Hey, if you guys are only going to read the headlines, I might as well take advantage.
Yesterday I foolishly wrote ‘Do the Rams even stand a chance?‘ as the blog post’s headline, partially purposely playing into the runaway hype, partially knowing that by asking it that way it would get reactions, and partially just not thinking.
Despite the jokey headline, it was actually a fairly serious post, a look at some of the things the Rams did well in their opener against the Lions. Judging by the comments, that was lost on all but about 10 percent of you.
I’ve spent plenty of nights on copy desks trying not to write headlines that obscure the author’s true intent, and yet I did it to myself. To me it seemed clear a few lines into the post the Rams most certainly have a chance, but those of you who chided me for giving the bad guys bulletin board material might not have read that far.
I don’t believe anything written on a blog is going to affect the outcome of Sunday’s game. I can’t envision Steven Jackson in the open field, thinking to himself “Well, I was going to run out of bounds here, but since this blog post from way back on Wednesday morning ticked me off, I’ll run over DeAngelo Hall and score a touchdown instead!” Anybody who ever played football past Pop Warner knows it doesn’t work that way. Once you get on the field, you focus on playing well, and outdueling your opponent. If you’re really locked in, you can barely even hear the crowd.
But even if players were influenced by blog posts, it wouldn’t be my place to try to use that influence to help one team or hurt another. My job to serve the readers of the Insider, and part of that is helping start a conversation every morning.
In the interest of doing that this morning, and leaving no doubt as to the intent, I brought in Ryan Van Bibber from the blog Turf Show Times to go back and forth about how the Redskins and Rams matchup. It makes sense when assessing the Redskins’ chances on Sunday to watch the Rams’ game from Week 1 (the true focus yesterday) and talk with someone who closely observes the Rams.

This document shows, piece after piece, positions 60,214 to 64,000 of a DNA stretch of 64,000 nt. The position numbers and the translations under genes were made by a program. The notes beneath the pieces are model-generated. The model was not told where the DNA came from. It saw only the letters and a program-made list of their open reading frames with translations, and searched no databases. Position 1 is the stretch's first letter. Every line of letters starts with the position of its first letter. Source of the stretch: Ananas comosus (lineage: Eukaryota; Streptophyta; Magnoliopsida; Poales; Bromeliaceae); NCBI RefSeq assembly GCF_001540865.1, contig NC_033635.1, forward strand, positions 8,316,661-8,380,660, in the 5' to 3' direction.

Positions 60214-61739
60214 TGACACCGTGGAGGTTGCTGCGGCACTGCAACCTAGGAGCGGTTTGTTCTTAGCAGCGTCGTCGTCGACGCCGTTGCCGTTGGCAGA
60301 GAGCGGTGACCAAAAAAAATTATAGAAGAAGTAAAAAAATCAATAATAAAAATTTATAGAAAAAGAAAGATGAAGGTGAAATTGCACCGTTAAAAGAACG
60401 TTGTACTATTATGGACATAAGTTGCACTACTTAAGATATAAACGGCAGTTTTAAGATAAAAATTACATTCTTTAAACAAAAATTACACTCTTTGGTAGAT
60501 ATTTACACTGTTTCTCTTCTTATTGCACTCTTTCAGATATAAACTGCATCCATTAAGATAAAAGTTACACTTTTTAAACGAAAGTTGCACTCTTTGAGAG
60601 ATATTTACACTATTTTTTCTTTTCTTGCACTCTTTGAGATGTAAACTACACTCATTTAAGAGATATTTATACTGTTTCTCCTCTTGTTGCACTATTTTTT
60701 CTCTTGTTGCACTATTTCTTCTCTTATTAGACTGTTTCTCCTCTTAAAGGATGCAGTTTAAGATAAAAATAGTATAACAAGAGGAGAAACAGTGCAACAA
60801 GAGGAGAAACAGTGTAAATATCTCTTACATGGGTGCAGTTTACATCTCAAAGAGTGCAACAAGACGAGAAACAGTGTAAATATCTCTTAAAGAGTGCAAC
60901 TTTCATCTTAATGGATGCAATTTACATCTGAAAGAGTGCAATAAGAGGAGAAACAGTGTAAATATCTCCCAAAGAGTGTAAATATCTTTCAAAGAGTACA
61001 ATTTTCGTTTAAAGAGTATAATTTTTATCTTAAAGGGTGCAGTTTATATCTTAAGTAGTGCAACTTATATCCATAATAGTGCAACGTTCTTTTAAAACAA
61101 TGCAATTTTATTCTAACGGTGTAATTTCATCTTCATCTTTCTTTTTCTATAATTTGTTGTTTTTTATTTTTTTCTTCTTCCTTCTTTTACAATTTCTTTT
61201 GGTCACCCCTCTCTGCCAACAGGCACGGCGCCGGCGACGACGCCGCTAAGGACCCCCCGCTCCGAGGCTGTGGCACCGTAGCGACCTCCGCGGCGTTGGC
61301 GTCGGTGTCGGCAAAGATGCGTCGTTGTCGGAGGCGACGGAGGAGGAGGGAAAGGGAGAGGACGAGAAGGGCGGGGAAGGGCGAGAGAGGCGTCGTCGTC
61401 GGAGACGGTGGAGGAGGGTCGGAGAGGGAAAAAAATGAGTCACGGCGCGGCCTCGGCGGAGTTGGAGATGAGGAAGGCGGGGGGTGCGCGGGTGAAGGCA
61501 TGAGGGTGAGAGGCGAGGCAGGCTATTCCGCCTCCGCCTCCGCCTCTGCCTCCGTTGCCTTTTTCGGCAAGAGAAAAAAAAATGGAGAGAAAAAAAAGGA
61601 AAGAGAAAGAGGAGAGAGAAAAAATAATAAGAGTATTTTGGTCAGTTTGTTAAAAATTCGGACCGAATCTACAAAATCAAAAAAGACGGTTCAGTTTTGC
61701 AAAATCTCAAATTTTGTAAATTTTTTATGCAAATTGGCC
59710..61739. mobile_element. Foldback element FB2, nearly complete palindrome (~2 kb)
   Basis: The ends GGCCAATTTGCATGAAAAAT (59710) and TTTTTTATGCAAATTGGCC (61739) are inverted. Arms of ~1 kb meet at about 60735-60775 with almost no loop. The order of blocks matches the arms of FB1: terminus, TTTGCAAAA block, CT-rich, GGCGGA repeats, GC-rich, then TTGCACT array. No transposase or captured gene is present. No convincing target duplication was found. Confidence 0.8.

Ryan and I represented each fan base’s perspective, and asked a few questions of the other. Hopefully you’ll find it as insightful as my headline promises it’ll be.
Keith: Now that you’ve seen a game, how are the Jeff Fisher Rams different from the Steve Spagnuolo Rams?
Ryan: They’re confident and competent. One of the things that really stands out about Fisher’s team is how well prepared they are. They knew Matthew Stafford’s plays as soon as he did in Detroit last week. Players execute the fundamentals well. They block and tackle who they are supposed to block and bring down who they are supposed to tackle. That said, there are still plenty of weak spots; they won an average of three games over the past five seasons.
Here’s something Rams fans want to know, is RGIII going to be as outstanding as he was against the Saints?
Keith: The safe bet would be no. The fans are being pretty honest with themselves, believing that every game won’t go quite that well, and Mike Shanahan and Griffin himself have said the same things.
Let’s be clear. Week 1 was no fluke. Griffin is already very good, and the Shanahans got him comfortable by running plays he ran at Baylor, and using short passes to get him in a rhythm early. Pierre Garcon only played eight snaps and caught four passes from Griffin, all but one at or near the line of scrimmage.
The thing that stood out most to me about Griffin, and will be hardest to repeat, is the mistake-free performance. The fact he didn’t throw any interceptions in 26 attempts to me was more impressive than the 320 yards. Taking care of the ball, or not taking care of it, as you saw in the Rams-Lions game, can equalize a talent disparity.
The Rams stood out in the secondary last week, both with natural ability (the Janoris Jenkins route-jump near the end zone) and with coverage (the Cortland Finnegan pick-six came with him playing a zone underneath Calvin Johnson, so that if Stafford was just looking at the primary player in coverage over top of Johnson, the out route looked open). I think that’s a place they can make some plays against the Redskins.